If you only had one word to sum up the performances of the Premier League’s biggest clubs on the first weekend of a new season then ‘rusty’ would be the most likely choice.
So what does that say about the way teams are preparing in an era when every medical and scientific advantage is available to them?
Arsenal’s display was perhaps the worst; so many missed passes, poor decisions and even a lack of energy in the final 15 minutes against West Ham, just when you expected a traditional late bombardment at the Emirates.
But Chelsea were hugely unconvincing in their 2-2 draw against Swansea City, too. Despite Jose Mourinho’s assertion he was happy with the display in the first half there was a weariness and lack of spark about the home team’s play — not as noticeable as against Arsenal in the Community Shield but nevertheless significant —that suggested they are not yet at peak fitness.
Manchester United did enough, thanks to an own goal, to start the season with a victory against Tottenham but their performance, too, was turgid in a match that hardly opened the new season with a bang.
Even Liverpool, winners at Stoke thanks to a Coutinho wonder strike, looked rusty for long periods in a match in which they were slightly fortunate to take three points.
The overall standard, it has to be said, was below par — and although fans are remarkably forgiving having waited so impatiently for the new season to arrive, it’s worth asking the question: Why?
Why, with conditioning coaches, masseurs, dieticians, statisticians, fitness coaches and umpteen other in-house specialists employed by the top clubs are players not yet ready for the big kick-off?
The traditional view has always been that early results mean almost nothing and that until things settle down — perhaps after six or 10 matches — the Premier League table hides any number of hidden truths and cannot be trusted. But in a year when it is distinctly possible there may be only a few points separating the top four, it seems remarkable that even the biggest teams are willing to accept below-par performances in the early matches while players get match fit.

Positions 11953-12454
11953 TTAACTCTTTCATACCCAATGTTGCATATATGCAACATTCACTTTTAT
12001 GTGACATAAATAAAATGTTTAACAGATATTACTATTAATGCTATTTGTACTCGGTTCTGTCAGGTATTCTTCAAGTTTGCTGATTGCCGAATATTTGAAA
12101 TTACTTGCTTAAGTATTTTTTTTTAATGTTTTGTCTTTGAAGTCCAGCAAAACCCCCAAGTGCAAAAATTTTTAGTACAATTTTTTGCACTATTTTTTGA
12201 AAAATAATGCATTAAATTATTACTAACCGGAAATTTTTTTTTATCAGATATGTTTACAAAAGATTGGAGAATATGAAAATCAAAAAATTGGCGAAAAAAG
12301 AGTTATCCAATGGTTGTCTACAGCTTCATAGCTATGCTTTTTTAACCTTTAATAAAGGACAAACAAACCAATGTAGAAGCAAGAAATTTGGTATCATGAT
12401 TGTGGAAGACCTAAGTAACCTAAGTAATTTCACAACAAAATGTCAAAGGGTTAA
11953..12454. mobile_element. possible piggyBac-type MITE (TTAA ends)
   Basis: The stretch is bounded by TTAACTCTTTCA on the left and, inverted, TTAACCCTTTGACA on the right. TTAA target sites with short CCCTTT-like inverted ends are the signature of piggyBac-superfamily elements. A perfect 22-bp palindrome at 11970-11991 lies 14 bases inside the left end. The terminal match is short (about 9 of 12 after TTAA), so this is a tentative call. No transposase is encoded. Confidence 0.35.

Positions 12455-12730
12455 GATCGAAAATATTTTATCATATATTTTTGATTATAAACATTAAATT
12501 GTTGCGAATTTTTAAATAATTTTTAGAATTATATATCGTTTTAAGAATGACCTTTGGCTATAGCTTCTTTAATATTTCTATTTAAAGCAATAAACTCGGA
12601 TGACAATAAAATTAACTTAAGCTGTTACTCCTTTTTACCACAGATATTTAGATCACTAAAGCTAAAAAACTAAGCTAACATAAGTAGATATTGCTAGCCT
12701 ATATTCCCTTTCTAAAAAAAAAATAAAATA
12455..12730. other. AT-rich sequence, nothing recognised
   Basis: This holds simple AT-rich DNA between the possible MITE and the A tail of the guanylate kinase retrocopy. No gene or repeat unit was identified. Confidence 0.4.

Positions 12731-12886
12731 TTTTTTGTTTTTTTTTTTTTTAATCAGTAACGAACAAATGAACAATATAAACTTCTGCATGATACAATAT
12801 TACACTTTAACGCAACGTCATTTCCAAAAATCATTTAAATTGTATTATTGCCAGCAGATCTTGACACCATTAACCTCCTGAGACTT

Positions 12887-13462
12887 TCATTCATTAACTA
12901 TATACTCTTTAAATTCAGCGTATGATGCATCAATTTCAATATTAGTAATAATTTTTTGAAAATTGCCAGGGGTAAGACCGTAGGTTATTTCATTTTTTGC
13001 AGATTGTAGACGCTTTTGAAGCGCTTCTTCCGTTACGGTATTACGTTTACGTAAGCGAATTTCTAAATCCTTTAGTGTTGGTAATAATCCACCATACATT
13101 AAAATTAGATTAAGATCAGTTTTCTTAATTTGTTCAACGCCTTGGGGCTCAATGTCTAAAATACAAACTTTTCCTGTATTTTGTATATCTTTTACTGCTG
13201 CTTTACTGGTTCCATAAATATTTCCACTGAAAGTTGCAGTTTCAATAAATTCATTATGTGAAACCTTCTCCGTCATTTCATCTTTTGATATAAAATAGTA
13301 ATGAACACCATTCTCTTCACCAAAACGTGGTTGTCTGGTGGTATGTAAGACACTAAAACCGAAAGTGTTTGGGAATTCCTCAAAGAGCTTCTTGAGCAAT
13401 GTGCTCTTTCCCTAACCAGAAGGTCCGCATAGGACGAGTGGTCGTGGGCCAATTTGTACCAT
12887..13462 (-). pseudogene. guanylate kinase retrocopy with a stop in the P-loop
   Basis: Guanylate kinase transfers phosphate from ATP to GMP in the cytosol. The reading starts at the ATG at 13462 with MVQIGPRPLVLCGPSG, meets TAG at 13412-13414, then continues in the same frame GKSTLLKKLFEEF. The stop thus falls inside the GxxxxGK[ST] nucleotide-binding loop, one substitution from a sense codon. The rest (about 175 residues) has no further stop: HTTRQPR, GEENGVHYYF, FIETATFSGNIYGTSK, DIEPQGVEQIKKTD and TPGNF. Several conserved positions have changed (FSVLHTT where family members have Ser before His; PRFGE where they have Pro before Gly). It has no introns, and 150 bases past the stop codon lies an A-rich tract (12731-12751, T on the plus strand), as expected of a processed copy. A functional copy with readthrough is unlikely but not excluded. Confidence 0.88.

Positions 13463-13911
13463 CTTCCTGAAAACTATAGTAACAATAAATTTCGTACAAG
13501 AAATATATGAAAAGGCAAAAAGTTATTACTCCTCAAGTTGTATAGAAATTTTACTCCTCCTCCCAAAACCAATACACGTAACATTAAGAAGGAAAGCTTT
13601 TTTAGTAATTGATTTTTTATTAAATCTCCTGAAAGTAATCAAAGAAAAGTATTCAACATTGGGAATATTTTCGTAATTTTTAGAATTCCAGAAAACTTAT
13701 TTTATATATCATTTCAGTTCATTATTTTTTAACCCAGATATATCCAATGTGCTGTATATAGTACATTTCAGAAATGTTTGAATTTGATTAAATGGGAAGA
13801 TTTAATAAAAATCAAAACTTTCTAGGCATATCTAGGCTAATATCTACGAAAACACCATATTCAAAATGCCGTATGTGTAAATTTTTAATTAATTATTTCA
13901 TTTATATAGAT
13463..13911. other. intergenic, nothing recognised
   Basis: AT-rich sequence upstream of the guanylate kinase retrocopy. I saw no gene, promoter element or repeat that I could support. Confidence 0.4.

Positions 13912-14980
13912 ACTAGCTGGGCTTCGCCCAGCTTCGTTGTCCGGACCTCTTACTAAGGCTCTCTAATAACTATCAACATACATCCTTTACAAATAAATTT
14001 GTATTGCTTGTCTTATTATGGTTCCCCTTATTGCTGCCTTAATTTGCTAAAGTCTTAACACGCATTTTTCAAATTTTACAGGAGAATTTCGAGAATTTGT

If Usain Bolt took that attitude into a major championship or Roger Federer arrived at Wimbledon with a similar mindset where would we be?
Normally you don’t have to look past a chequebook to find the answer to such questions; so could it have something to do with the modern obsession for pre-season tours which leave clubs rich but sap players’ energy and leave them jet-lagged and weary when the real season begins?
Chelsea, for instance, played PSG and Barcelona in New York over the summer, while Manchester City took on Roma and Real Madrid in Melbourne, Arsenal travelled to Singapore and Manchester United, despite complaints that last season’s mammoth tour of the United States affected performances in the Premier League, still returned to the same venue.
Liverpool, meanwhile, took in Bangkok, Kuala Lumpur and Melbourne.
Of 20 clubs in the Premier League, even including new boys Bournemouth, who can hardly claim to have an international fan base, 18 played matches abroad during pre-season and just two stayed at home.
The two in question?
Leicester City and West Ham United – coincidentally the two most impressive performers on the opening weekend.
In West Ham’s case, of course, they also had the advantage of having already played competitive matches in the Europa League, a factor that Arsene Wenger acknowledged was crucial in their victory on Sunday.
But if it’s really that simple to gain an advantage at the start of the season why aren’t more teams arranging meaningful matches in July rather than chasing the buck in the Far East and America?
However, it’s not an argument Jose Mourinho was willing to concede despite seeing his side stutter against Swansea and lose to Arsenal at Wembley.
“I don’t think we played badly in either match,” he insisted. “Arsenal was not better than us and Swansea was not better than us. I don’t agree there was too much travelling in pre-season. We worked well and we didn’t travel so much. We came back to London with enough time to rest. The preparation was good.”
Mourinho’s conviction on that front will be tested very quickly; because Chelsea travel to Manchester City on Sunday for an early championship six-pointer that could help set the tone for their title defence.
Should they lose then maybe someone will ask why have they reached the middle of August still lacking sharpness? In an era when every tiny aspect of preparation is analysed — there is even talk of appointing a sleep coach at Championship side Brentford — it’s a question that does need asking.
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